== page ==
Opinion: The unbroken legacy of Dr. Seuss


Credit: Courtesy of "Horton Hears a Who" trailer on YouTube

WSPN’s Talia Macchi discusses the controversy behind some of Dr. Seuss’s most treasured books.

Talia Macchi

From “Horton Hears a Who” to “If I Ran The Zoo” and from “Mr. Brown Can Moo Can You?” to “Happy Birthday to You,” Dr. Seuss has enlightened young readers with the wondrous fictional stories he has created. March is national reading month in honor of Theodor Seuss Geisel and his inspiring tales. However, there has been constant controversy over six of his beloved books, causing them to be taken off the shelf.

I grew up reading the tales of the Whos in Whoville. I was amused by the colorful pages, the rhyming words and the funny little personalities of every character. My adolescent self would never think anything bad of these books, nor would my parents who bought them for me. Even now at 17, I still think they are wholesome reads. So, what’s the issue with them?

On March 2, 2021, Dr. Seuss Enterprises announced that they would be discontinuing six books due to hurtful and racist portrayals. For example, in the book “If I Ran the Zoo,” there are drawings of African men dressed in grass skirts, depicting them in a similar way to the animals on the page.

Cartoonists and authors have some of the most creative minds in the world, and Seuss is no different. He created some controversial political cartoons in the 1940s, which he did by letting both his positive and negative drawings spill out onto paper. Yes, he was trying to get a message across with his political cartoons, and yes, they were racist. But with his books, all he was doing was trying to bring joy to young readers. He didn’t have any bad intentions with his bubbly doodles.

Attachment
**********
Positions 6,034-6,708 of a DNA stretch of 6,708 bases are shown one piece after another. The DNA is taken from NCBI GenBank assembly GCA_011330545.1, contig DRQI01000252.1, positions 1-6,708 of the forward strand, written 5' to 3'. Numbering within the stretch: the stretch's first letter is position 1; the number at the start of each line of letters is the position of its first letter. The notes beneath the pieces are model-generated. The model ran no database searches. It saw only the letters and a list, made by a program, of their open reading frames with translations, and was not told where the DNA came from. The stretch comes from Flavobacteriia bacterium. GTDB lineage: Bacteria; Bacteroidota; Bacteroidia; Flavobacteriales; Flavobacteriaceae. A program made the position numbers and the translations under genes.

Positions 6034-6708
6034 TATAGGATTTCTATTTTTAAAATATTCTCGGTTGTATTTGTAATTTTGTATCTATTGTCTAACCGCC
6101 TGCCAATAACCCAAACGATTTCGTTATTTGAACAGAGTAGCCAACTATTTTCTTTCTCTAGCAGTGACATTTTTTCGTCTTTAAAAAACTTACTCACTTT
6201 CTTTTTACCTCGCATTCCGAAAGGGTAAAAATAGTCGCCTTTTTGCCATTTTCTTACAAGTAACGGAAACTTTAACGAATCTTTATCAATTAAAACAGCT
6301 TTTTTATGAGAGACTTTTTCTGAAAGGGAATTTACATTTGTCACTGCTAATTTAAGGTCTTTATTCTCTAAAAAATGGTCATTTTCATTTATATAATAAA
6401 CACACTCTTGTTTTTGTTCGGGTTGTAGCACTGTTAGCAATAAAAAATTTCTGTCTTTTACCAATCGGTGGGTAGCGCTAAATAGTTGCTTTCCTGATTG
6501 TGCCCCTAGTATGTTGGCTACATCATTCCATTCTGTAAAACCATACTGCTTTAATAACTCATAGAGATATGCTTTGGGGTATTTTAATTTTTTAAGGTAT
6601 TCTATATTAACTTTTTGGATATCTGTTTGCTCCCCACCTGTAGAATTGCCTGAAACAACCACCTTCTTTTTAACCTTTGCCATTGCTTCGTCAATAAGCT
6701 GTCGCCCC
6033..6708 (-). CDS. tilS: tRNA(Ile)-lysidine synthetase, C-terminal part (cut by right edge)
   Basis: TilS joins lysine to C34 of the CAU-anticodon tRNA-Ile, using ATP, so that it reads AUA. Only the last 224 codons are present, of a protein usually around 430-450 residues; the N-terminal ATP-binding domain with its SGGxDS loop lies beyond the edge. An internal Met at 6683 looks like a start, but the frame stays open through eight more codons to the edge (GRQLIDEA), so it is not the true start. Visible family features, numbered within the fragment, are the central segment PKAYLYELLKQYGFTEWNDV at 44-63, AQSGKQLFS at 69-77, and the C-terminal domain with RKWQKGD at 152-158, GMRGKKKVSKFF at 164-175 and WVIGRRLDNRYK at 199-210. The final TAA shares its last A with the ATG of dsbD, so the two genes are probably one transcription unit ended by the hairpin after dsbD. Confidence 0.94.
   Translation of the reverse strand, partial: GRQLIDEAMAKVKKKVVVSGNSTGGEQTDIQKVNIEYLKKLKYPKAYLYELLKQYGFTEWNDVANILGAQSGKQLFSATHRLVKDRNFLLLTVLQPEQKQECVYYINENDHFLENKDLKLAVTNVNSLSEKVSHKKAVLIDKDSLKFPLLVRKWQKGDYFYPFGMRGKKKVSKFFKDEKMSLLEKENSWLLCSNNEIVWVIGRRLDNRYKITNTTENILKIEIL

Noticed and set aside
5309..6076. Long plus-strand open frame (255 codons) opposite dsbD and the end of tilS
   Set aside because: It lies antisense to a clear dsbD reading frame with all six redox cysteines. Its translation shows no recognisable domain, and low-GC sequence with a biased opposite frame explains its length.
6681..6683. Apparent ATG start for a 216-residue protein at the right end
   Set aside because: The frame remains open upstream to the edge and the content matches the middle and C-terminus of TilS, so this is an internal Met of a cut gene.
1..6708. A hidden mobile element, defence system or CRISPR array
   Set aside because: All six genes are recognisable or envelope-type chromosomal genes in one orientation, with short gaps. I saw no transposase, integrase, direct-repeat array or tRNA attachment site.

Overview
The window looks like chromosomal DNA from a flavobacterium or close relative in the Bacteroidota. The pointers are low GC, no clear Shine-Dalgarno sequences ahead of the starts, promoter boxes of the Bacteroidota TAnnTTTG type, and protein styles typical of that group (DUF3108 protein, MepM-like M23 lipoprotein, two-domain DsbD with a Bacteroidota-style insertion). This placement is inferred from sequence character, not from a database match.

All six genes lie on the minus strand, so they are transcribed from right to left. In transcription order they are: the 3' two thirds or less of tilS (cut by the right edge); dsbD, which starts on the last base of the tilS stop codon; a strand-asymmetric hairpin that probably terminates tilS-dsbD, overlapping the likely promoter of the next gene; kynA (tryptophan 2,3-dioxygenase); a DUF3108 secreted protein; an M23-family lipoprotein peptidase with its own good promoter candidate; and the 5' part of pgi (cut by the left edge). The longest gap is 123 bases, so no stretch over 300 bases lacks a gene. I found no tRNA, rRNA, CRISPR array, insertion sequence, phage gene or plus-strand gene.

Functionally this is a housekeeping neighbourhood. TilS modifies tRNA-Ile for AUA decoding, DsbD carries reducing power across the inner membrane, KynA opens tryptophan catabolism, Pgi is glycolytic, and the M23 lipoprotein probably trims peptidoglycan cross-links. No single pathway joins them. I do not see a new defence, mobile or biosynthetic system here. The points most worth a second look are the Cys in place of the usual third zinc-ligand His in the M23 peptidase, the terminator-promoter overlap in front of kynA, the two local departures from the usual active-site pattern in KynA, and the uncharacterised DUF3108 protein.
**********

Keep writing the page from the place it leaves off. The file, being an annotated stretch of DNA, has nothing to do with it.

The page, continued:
I can understand why the six books were discontinued and how they could draw a bad name for Seuss. Elements of racism, whether intentional or unintentional, should not be tolerated, but it’s also reasonable to consider that some of the minor elements were purely innocent and the perceived references are just coincidental. “If I Ran the Zoo” is solely about the power that imagination gives us and how important it is to use that imagination.

Parents want the best for their children and want to do their best to raise them right, so it makes sense that they might notice the fine details of the stories their kids are reading. What children learn at a young age can influence them for the rest of their lives.

I think it’s great that Geisel’s readers are noticing things that he might not have originally intended or considered in his work, and that Seuss Enterprises is dealing with it. But there should be more talk about his wonderful legacy, not the controversy over something that most readers likely won’t notice. Rather than banning the books from children’s bookshelves, Seuss Enterprises could revise or edit the “controversial” aspects of these books.

When I think of Dr. Seuss, I think of my young years reading “Horton Hears A Who” with my babysitter, watching “How the Grinch Stole Christmas” with my family and listening to my second grade teacher read “Wacky Wednesday” on Wednesdays. A colorful, nostalgic world fills my head whenever I hear his name. Even though I realize how his unintentional errors can be seen as harmful, they won’t leave an impact on his legacy for me, and I assume the same goes for many others my age who grew up with his tales.

All of Dr. Seuss’ stories left an impact. Each book showcased problem-solving skills. They acted as an enjoyable way for kids to learn about important concepts like the alphabet, sounds and colors. And the messages his books delivered were wholesome and incredibly fun.

There are many other children’s book publications out there publishing similar children’s stories, but I think every kid should know the tales of “The Cat in the Hat” and the “Lorax.” All while explaining life lessons and educating readers, Seuss told these stories in a playful light that does not compare to anyone else. After all, he did say, “a person is a person no matter how small,” and that is something I will never forget.